The Compass And The Radar
Paolo Gallo offers a unique pathway toward identifying the right career, finding the ideal job and developing a moral compass–the solid value system that will then anchor the reader in their professional lives.
With a creative and engaging mix of coaching practice, management theories, case studies and personal story-telling, this book helps readers to identify both their own compass–which relates to integrity, passion and internal value systems–and radar–which helps them to understand organizational complexity and ‘read’ workplace dynamics and situations.
The Compass of Success is founded on a series of searching questions that will enable anyone to find their compass and radar to achieve personal success:
· How can I find out what my real strengths and talents are?
· Do I love what I do?
· How can I find a job with a company that truly reflects my values?
· What are the prices I am willing to pay for a meaningful and rewarding career?
· How should I define a successful career?
Key chapters offer practical tools, as well as insights on the trade-offs and difficult choices that everyone will need to make at some point in their careers–all of which will underline the importance of having the most robust moral compass.
In the midst of a volatile and uncertain world, one in which technology, AI and digital resources are transforming the work environment, The Compass and the Radar allows readers to pause, reflect, and consider who they are, what they stand for, and how to remain free.
Ben Mezrich’s 2009 bestseller The Accidental Billionaires is the definitive account of Facebook’s founding and the basis for the Academy Award–winning film The Social Network. Two of the story’s iconic characters are Harvard students Tyler and Cameron Winklevoss: identical twins, Olympic rowers, and foils to Mark Zuckerberg. Bitcoin Billionaires is the story of the brothers’ redemption and revenge in the wake of their epic legal battle with Facebook.
Planning to start careers as venture capitalists, the brothers quickly discover that no one will take their money after their fight with Zuckerberg. While nursing their wounds in Ibiza, they accidentally run into an eccentric character who tells them about a brand-new idea: cryptocurrency. Immersing themselves in what is then an obscure and sometimes sinister world, they begin to realize “crypto” is, in their own words, “either the next big thing or total bulls–t.” There’s nothing left to do but make a bet.
From the Silk Road to the halls of the Securities and Exchange Commission, Bitcoin Billionaires will take us on a wild and surprising ride while illuminating a tantalizing economic future. On November 26, 2017, the Winklevoss brothers became the first bitcoin billionaires. Here’s the story of how they got there―as only Ben Mezrich could tell it.
The Spotify Play: How CEO and Founder Daniel Ek Beat Apple, Google and Amazon in the Race for Audio Dominance₦8,500.00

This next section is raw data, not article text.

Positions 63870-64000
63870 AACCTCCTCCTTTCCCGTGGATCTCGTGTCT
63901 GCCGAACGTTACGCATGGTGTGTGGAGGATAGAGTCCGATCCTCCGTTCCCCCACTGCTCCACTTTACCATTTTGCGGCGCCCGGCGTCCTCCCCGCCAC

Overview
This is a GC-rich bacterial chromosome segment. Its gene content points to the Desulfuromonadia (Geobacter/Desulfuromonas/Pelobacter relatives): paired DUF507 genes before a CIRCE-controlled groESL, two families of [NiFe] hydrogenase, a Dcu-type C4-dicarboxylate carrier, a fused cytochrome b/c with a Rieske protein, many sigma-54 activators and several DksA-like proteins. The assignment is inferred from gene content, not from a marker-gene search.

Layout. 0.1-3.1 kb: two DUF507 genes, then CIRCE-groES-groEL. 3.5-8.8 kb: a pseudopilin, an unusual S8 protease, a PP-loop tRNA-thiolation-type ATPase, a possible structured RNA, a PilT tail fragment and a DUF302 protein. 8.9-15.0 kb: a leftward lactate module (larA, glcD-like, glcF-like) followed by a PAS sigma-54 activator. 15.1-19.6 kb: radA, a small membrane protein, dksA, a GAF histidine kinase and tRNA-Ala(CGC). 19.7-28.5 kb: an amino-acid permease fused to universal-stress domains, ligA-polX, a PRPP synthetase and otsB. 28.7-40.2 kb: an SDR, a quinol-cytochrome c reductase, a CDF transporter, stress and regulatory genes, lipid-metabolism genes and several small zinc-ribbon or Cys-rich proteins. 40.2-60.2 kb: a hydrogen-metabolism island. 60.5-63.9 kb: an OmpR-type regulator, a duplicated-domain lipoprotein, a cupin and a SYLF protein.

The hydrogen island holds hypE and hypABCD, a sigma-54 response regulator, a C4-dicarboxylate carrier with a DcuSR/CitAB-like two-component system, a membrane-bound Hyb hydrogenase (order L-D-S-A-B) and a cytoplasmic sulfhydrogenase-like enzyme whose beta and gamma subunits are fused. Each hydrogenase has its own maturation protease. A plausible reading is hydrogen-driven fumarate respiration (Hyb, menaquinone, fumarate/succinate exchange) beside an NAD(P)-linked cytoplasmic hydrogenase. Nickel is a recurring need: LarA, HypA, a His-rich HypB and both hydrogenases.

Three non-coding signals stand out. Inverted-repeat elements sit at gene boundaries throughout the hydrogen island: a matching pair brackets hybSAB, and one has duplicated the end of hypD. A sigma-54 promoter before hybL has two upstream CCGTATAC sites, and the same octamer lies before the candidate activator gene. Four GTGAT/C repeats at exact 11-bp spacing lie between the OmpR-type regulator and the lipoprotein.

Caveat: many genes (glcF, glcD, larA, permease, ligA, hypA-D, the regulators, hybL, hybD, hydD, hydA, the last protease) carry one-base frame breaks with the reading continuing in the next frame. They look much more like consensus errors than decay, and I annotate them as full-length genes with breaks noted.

Steve Jobs tried to stop this moment from ever happening. Google and Microsoft made bids to preempt it. The music industry blocked it time and again. Yet, on a summer’s eve in 2011, the whiz kid CEO of a Swedish start-up celebrated his company’s US launch.
In the midst of the Apple-Android tech war and a music label crusade against piracy and illegal downloading, Spotify redrew the battle lines, sent shockwaves through Silicon Valley, and got the hardline executives at Universal, Sony, and Warner to sign with its “free-mium” platform.
In The Spotify Play, now adapted into an upcoming Netflix Original series, Swedish investigative tech journalists Sven Carlsson and Jonas Leijonhufvud, who covered the company from its inception, draw upon hundreds of interviews, previously untapped sources, and in-depth reporting on figures like Mark Zuckerberg, Sean Parker, Steve Jobs, Taylor Swift, Jay-Z, Pony Ma Huateng, and Jimmy Iovine. They have captured the riveting David vs. Goliath story of a disruptive innovator who played the industry giants in a quest to revolutionize the consumption of sound, building today’s largest online source of audio, with more than 50 million songs, one million-plus podcasts, and over 300 million users.
You are shrunk to the height of a nickel and thrown in a blender. The blades start moving in 60 seconds. What do you do?
If you want to work at Google, or any of America’s best companies, you need to have an answer to this and other puzzling questions. Are You Smart Enough to Work at Google? guides readers through the surprising solutions to dozens of the most challenging interview questions. The book covers the importance of creative thinking, ways to get a leg up on the competition, what your Facebook page says about you, and much more.
This is the definitive history of General Electric’s epic decline, as told by the two Wall Street Journal reporters who covered its fall.
Since its founding in 1892, GE has been more than just a corporation. For generations, it was job security, a solidly safe investment, and an elite business education for top managers.
GE electrified America, powering everything from lightbulbs to turbines, and became fully integrated into the American societal mindset as few companies ever had. And after two decades of leadership under legendary CEO Jack Welch, GE entered the twenty-first century as America’s most valuable corporation. Yet, fewer than two decades later, the GE of old was gone.
Lights Out examines how Welch’s handpicked successor, Jeff Immelt, tried to fix flaws in Welch’s profit machine, while stumbling headlong into mistakes of his own. In the end, GE’s traditional win-at-all-costs driven culture seemed to lose its direction, which ultimately caused the company’s decline on both a personal and organizational scale. Lights Out details how one of America’s all-time great companies has been reduced to a cautionary tale for our times.